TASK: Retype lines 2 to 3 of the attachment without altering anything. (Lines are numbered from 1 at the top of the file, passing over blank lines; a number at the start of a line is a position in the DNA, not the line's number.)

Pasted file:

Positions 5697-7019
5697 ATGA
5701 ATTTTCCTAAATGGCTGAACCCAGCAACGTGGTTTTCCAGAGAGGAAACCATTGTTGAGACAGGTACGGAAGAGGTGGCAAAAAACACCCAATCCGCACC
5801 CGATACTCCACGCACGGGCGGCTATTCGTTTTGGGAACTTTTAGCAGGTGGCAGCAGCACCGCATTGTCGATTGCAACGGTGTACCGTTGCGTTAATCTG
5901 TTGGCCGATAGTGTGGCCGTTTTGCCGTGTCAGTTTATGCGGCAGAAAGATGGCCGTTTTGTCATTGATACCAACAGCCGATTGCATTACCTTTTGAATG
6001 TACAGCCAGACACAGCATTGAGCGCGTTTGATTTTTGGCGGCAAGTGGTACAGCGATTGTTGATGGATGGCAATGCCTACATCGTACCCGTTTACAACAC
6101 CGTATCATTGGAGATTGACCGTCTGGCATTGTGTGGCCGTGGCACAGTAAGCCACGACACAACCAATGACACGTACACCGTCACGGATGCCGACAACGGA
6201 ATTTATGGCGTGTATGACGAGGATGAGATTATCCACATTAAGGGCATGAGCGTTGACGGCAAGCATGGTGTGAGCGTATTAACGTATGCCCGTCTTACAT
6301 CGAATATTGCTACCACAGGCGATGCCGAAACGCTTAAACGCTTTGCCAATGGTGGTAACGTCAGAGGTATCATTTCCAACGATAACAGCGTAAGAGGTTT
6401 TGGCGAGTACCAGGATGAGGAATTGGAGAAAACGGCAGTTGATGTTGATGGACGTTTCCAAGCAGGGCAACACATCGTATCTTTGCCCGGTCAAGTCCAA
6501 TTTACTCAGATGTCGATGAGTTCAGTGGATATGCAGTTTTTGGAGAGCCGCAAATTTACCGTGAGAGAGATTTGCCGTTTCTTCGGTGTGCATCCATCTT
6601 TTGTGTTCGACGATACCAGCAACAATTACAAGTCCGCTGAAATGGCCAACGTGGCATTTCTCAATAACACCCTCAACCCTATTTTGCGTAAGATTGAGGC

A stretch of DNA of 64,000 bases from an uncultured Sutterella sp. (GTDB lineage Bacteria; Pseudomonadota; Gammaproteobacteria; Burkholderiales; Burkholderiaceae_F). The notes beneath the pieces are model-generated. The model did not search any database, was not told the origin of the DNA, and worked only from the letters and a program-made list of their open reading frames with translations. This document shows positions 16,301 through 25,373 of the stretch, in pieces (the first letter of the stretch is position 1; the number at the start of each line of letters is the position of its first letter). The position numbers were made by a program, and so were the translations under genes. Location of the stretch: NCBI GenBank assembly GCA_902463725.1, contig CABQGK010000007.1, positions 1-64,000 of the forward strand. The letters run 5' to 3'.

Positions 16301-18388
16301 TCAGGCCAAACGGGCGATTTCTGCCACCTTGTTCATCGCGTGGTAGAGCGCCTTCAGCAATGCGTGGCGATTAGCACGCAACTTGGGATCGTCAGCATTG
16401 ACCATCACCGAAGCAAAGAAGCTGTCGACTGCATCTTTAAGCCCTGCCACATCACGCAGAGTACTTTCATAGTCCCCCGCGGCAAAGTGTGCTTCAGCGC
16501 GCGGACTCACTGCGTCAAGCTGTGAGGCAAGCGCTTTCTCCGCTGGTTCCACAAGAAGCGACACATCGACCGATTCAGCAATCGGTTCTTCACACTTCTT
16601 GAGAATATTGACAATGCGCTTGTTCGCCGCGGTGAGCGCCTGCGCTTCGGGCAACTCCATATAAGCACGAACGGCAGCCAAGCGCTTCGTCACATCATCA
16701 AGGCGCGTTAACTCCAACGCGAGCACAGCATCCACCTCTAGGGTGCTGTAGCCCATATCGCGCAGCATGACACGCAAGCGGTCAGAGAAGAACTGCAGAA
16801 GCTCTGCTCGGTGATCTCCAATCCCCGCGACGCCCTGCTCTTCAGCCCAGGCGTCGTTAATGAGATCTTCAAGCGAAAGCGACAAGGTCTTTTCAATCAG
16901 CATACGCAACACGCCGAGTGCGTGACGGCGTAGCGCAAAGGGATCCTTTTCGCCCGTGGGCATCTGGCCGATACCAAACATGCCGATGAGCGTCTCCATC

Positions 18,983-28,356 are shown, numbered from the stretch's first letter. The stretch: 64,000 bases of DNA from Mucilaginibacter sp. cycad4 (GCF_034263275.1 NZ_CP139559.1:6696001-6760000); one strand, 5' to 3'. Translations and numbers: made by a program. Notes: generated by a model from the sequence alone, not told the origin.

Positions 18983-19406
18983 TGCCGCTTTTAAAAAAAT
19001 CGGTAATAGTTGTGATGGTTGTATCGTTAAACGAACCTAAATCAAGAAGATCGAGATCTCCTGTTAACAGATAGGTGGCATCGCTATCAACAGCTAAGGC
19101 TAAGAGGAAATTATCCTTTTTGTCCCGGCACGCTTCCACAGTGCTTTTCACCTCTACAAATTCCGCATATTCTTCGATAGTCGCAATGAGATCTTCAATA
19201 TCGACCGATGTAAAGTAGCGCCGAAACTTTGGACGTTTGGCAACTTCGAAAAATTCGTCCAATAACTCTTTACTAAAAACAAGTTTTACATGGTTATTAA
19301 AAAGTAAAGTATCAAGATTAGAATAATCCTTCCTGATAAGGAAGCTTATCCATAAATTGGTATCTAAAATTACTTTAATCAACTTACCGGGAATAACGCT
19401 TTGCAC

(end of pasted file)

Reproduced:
5697 ATGA
5701 ATTTTCCTAAATGGCTGAACCCAGCAACGTGGTTTTCCAGAGAGGAAACCATTGTTGAGACAGGTACGGAAGAGGTGGCAAAAAACACCCAATCCGCACC